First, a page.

Denison-bound Wehman snares heavy praise in two sports at Loyola ■ by bill mclean Richie Wehman III, a Division-III bound football player, and Jabari Parker, a Division-I bound basketball player, competed against each other in the title game of an AAU basketball tournament in 2009. Both were eighth-graders then. The gridder from Winnetka walked out of the gym with the tourney’s Most Valuable Player trophy. “It’s not like I beat him one-on-one,” said the ever humble Wehman, a Loyola Academy senior who played three years of varsity basketball and two years of varsity football for the Ramblers. Parker, of four-time reigning Class 4A state champion Simeon, graced the cover of Sports Illustrated as a junior and signed to play basketball at Duke University in December. “We won,” Wehman recalled, referring to his Chi-town Diablos AAU squad. We — it’s Wehman’s favorite word when the future Denison (Ohio) University wide receiver talks sports. Winner — it’s what others typically think of when they see the 6-foot-2, 170-pound Wehman, who finished with 67

catches for 765 yards for Loyola’s Class 8A state semifinalist last fall and was the linchpin for the Ramblers’ Catholic League North championship hoops team this winter. “Richie was a blue-collar player who understood his role perfectly and was motivated by team success,” Loyola basketball coach Tom Livatino said of the speedy, defensefirst guard and second-year captain who earned honorable mention all-conference honors. “He was the driving force behind our championship skin looked tightening season, and our team really up to him.” wrinkle reduction Wehman came down with 15 receptions — a normal wideout’s aggregate insun three games — in a 31-7 defeat damage reversal of Bartlett in a stateskin quarterfinal last fall. In a thrilling texture rejuvenation 27-24 overtime defeat of Mount Carmel in the regular season, he caught five balls in the game-tying drive late in regulation, with four of the grabs resulting in first downs near a sideline. “He’s an extremely talented and elusive receiver who has the speed to win on the outside,” Ramblers football coach John Holecek said. “But he’s also nicely suited for the slot because of his quick cutting ability, explosiveness and toughness while catching balls in traffic.” One of Wehman’s toughest challenges in a Ramblers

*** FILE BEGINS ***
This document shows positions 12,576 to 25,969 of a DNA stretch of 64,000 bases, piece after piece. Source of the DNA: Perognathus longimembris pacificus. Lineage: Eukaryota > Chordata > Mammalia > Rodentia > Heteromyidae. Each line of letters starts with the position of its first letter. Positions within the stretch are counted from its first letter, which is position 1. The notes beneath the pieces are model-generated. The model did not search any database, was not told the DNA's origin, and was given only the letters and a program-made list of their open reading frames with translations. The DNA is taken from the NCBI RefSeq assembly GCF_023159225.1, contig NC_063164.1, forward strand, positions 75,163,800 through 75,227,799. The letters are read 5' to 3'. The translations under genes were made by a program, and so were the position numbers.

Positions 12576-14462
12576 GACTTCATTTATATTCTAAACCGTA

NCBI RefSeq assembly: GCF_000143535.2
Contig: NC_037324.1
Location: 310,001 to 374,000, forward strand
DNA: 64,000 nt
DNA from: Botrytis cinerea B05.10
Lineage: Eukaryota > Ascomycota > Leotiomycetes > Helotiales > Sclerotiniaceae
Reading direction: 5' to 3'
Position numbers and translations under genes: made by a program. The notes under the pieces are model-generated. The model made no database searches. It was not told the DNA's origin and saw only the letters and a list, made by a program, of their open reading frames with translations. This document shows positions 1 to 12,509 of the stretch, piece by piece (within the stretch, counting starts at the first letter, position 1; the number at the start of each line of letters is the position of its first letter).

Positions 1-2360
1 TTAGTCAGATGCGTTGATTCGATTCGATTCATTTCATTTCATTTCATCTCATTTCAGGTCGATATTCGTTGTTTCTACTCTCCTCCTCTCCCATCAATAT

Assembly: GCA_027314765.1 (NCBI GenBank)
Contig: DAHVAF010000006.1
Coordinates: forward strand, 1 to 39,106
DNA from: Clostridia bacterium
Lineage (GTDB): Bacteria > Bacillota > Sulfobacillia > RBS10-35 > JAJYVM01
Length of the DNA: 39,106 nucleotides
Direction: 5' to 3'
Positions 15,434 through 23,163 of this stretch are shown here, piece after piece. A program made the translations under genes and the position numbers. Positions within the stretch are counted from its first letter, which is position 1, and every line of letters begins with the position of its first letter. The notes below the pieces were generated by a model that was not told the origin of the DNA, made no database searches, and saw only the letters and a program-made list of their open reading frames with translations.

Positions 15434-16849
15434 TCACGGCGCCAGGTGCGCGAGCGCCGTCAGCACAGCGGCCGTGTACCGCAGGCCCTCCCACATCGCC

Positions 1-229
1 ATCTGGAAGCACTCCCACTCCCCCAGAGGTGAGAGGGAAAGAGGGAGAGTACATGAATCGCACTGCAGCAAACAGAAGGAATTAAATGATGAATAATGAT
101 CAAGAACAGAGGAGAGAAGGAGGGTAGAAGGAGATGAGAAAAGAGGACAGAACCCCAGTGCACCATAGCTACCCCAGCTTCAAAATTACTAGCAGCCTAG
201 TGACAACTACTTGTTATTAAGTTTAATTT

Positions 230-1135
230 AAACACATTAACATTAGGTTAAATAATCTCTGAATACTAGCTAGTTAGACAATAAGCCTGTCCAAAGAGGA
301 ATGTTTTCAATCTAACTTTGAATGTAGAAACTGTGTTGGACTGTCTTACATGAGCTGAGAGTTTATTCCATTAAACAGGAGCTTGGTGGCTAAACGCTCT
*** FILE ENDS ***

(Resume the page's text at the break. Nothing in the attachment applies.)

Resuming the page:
Time for a renovation? No, not the house.

03/30 – 03/31/13